Mitnick to exploit hackers for $500 a pop
Fame and glory awaits
Kevin Mitnick has been commissioned to pen another book on the art of hacking and wants you to do the grunt research work for him.
America's "most-wanted" computer outlaw, who spent five years in the clink, is calling on fellow Net naughties to submit stories of their exploits for inclusion in a book tentatively titled The Art of Intrusion. Mitnick is offering up a paltry 500 bones to the hacker that supplies 'the most provocative' story of deception and network intrusion. The lucky winner will also receive a copy of Mitnick's first book The Art of Deception signed by no less than Mitnick himself. What a treat!
So why doesn't Mitnick just regale the hungry public with stories of his own fantastic exploits and then sign a book for himself?
"My plea agreement (with the Feds) restricts me from telling stories of my own hacks until January 2010, which is why I'm looking for stories from people like you," Mitnick writes on his Web site.
"I guarantee to absolutely protect your identity (remember, I did NOT cooperate with law enforcement during their prosecution of me); if you prefer, you and I will arrange our conversation so that I don't know who you are. Unless you ask that your real name be used, I'll tell your story told under an alias name of your choice. Of course, I will have to somehow verify the accuracy of your story prior to publishing it in the book."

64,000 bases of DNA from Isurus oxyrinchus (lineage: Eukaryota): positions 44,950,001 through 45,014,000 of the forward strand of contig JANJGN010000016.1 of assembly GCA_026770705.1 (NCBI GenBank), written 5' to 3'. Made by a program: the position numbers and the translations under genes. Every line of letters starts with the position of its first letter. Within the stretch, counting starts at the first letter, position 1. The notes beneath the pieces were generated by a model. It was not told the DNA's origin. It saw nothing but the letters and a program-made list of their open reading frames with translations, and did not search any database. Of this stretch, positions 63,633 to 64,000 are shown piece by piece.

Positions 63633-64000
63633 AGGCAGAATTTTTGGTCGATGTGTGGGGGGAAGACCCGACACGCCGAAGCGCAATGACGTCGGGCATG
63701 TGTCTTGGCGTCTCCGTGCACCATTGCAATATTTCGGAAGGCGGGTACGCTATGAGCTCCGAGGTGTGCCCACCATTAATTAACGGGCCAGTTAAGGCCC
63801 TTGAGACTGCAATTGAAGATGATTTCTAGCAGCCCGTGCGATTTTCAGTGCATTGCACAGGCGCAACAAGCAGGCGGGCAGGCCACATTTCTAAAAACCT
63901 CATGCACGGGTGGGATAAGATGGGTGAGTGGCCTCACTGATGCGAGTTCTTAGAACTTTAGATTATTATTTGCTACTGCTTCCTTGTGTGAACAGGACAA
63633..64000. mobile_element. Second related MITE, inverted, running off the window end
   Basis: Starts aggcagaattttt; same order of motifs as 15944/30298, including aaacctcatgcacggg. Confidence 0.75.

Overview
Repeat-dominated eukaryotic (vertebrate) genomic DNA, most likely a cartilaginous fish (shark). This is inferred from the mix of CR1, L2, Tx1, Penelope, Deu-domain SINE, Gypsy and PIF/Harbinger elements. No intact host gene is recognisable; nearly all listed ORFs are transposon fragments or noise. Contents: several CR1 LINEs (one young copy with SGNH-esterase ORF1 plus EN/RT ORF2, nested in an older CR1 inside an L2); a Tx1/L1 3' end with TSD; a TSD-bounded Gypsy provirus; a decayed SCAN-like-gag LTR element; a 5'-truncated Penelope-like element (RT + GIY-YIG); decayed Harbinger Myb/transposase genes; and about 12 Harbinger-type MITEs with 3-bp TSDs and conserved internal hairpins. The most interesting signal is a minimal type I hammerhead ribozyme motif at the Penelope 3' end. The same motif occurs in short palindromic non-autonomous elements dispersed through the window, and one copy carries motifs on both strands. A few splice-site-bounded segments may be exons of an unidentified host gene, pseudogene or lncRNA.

Is $500 enough to endure a painful verification process with Mitnick, especially considering a spot in his book may raise the interest of the Feds? Probably not. Some hackers, however, do have a strong lust for publicity and riding on Mitnick's coattails would be the perfect way to satiate this need.
But don't think it will be easy to win this sexy hack contest. We'll be sure to submit our own story about the time we used a bag of peanuts to coax an elephant to carry a Cobalt Qube into Intel's Oregon chip design HQ. Once in the engineers' good graces, the beast managed to give El Reg direct access to future Itanic designs. Strangely, the spec sheets were blank.
Think you can beat that? Shoot Kevin a line here.®
Sponsored: 2016 Cyberthreat defense report